We’ve Got ‘Lazy’ Husbands All Wrong

We should all try to be more like them.

Addie Page
Jun 29, 2020 · 4 min read
Photo by Drew Coffman on Unsplash

A fellow mom and friend of mine posted this in a private group the other day:

My husband told me that he ‘can’t keep going’ on five hours of sleep a night. Doesn’t he realize that I’m getting even less sleep with nursing the baby at night? Plus I’m getting the kids ready for school in the morning? And packing all the lunches? And scheduling all the playdates? I’m about to snap here.

This was followed by a lot of sympathetic comments about how this husband needs to stop complaining and carry his weight, and I get it. My friend is clearly overworked, and she needs help. The amount of pressure she’s under is totally unsustainable.

But, does this mean that her husband is wrong? I don’t think so. Getting five hours of sleep every night is also unsustainable. He’s right to point that out.

I think the difference between them is just that he feels comfortable recognizing his limits regarding family duties. It isn’t surprising that he feels empowered to do this; men are socially expected to do less housework and childcare than women—even as children boys have fewer chores and yet get paid more for them—so saying things like “I‘m too tired to do the dishes” seems reasonable to them.

Women, however, are socialized to prize an orderly home over their own well-being. Not only do men not get judged for messiness the way that women do, but also women are disproportionately blamed for any harm that comes to their children. So women feel they have to pick up the slack in home care and childrearing.

But what if we didn’t?

It’s not always that men need to do more. It’s that women should do less.

In an effort to justify our own penchant for self-sacrifice, we deride men for self-care in our mommy circles. We complain about men leaving us with the kids to go for a run or play a video game (my husband prefers Skyrim, which I find absurd but endearing). But what we’re really saying is that we’re jealous of the time they take for themselves.

Don’t be jealous. Your partner is doing the smart, responsible thing. Instead, copy them! It’s not as impossible as it seems—here’s a few steps that work for me:

Make a list with your partner of all the tasks that get done on a daily, weekly, and ad hoc basis. Take ownership of what you can reasonably do while still getting enough self-care time to feel like a human. Then, ask your partner to look at the list and do the same.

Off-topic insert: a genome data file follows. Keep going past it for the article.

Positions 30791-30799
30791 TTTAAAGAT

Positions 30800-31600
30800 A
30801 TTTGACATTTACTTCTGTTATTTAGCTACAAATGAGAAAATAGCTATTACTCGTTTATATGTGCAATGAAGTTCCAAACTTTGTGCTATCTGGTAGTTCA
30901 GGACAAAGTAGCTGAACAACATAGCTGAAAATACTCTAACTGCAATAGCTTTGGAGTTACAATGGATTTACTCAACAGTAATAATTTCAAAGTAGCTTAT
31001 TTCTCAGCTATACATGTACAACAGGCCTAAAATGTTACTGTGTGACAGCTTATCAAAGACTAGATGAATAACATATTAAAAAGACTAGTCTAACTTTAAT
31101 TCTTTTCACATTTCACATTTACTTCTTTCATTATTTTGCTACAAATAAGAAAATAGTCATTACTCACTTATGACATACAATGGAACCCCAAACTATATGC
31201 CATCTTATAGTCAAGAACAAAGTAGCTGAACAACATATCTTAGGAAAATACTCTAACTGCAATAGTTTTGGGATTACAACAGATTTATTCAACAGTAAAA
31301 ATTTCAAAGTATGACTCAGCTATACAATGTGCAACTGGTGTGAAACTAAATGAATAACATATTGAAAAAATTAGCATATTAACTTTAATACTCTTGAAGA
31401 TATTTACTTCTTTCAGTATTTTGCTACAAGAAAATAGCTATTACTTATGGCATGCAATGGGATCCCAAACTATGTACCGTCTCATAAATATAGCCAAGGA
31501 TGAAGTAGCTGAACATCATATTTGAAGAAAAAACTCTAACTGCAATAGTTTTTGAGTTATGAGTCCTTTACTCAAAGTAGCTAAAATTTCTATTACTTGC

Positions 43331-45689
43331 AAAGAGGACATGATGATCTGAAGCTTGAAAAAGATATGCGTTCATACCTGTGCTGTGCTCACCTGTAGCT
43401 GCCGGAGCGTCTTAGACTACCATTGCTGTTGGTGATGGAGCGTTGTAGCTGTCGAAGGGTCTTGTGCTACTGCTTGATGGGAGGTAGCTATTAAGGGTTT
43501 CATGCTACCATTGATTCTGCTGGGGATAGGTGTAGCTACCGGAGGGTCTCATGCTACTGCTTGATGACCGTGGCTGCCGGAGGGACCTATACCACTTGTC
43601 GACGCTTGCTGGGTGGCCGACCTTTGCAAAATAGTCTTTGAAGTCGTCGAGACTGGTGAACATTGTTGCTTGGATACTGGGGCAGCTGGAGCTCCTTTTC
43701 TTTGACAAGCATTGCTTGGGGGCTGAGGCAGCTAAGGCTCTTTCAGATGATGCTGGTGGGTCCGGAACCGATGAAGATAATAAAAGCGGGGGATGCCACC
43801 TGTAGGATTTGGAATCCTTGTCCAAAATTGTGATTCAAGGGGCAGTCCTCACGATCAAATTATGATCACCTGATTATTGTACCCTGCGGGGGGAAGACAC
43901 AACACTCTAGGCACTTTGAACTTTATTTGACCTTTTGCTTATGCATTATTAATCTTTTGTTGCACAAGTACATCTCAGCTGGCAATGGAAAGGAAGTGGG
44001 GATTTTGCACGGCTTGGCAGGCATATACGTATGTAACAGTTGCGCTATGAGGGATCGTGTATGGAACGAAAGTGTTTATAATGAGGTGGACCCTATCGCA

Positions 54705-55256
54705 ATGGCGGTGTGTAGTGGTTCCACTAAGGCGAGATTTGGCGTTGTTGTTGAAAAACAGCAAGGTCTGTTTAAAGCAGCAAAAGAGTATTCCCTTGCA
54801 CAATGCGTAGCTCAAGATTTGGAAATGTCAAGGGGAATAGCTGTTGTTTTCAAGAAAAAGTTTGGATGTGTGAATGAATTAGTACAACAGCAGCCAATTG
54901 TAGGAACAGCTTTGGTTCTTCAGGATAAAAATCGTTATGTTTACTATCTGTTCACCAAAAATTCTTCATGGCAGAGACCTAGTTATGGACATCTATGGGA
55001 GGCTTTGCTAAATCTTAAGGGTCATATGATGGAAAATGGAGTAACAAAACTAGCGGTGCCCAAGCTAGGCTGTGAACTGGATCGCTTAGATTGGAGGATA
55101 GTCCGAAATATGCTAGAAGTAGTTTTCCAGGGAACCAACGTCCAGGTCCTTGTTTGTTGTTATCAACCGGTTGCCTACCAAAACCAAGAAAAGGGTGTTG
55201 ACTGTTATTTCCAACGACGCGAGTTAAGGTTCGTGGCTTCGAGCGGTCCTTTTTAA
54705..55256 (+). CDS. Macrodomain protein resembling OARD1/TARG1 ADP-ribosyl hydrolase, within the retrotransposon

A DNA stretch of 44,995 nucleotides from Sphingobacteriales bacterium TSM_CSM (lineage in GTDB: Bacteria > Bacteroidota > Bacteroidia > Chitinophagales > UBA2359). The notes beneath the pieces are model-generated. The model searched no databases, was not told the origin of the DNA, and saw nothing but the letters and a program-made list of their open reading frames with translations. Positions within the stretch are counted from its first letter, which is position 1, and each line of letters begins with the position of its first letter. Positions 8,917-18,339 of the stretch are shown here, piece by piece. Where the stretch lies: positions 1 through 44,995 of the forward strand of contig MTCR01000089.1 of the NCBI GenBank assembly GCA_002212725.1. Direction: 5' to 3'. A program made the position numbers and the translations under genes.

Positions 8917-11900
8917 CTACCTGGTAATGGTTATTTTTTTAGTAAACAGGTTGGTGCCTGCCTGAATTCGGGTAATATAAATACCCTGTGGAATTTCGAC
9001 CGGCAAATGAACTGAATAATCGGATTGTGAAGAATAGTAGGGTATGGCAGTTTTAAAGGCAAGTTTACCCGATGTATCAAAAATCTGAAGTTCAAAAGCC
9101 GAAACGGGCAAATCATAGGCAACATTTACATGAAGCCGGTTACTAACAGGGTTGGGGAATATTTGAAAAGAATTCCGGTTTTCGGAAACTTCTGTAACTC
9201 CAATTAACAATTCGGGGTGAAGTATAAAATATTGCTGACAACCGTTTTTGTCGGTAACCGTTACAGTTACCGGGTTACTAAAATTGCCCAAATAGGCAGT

Probably not everything on the list will get taken. But that’s okay.

Once you know what you need to outsource, you can sort out how to do that. If you can afford it: get your partner to figure out a cleaning service and/or lawn service, hire a babysitter for a regular gig, or order takeout.

If not, barter for everything you can. Ask your sister-in-law to babysit once a week in exchange for dinner. Carpool to school with the neighbor’s kids. Do a kid swap with friends. Give the neighbor access to your wifi if they mow your lawn. People are way more excited for these sorts of deals than you think they will be. In fact, striking deals like this is how I’ve made a lot of my best friends.

This is the advice that almost no one gives, but it’s the key tenet of the chore system that makes my marriage work: if you can’t comfortably do it, and you can’t find a way to outsource it, just accept that it will not get done. And that’s actually fine for almost everything.

For example, here are things that we just don’t do, because we don’t care enough and there isn’t time:

  • I don’t do my daughter’s hair. Yeah, she looks like a Yeti in a hurricane most days, but whatever. That’s her problem.
  • I don’t do school-related “bring in _____ for the _____ day!” stuff. I’m not going to handcraft 15 valentines this Saturday—I’m a grownup now and I should not have to deal with glitter glue. We’ll buy a big box of cookies or something.
  • I don’t do birthday cards/birthday presents/special occasions of any kind, really, for anybody. I tell people that I love them, I am kind and generous to them. They get it. (If they don’t get it, they’re probably not the right sort of friend for me in this time of my life.)
  • I don’t fold laundry. One day, I’ll pick up this chore again, but for now clothing is mostly found in a “clean” pile and a “dirty” pile. This system works surprisingly fine if you don’t care about your clothes looking wrinklier than Clint Eastwood. (Which I don’t, thanks to remote work.)

This is just a small sample of the things that other women feel pressured to do that I just…don’t. And it’s been working great for me. What are the things that you’ll let go of?

Modern Marriage

Things ain’t like they used to be—let’s talk about that.

Addie Page

Written by

Professional writer, parent, educator. Unusual woman.

Modern Marriage

Stories of modern marriages and families: breadwinning women, full-time dads, same-sex spouses, and everything in-between.

Addie Page

Written by

Professional writer, parent, educator. Unusual woman.

Modern Marriage

Stories of modern marriages and families: breadwinning women, full-time dads, same-sex spouses, and everything in-between.

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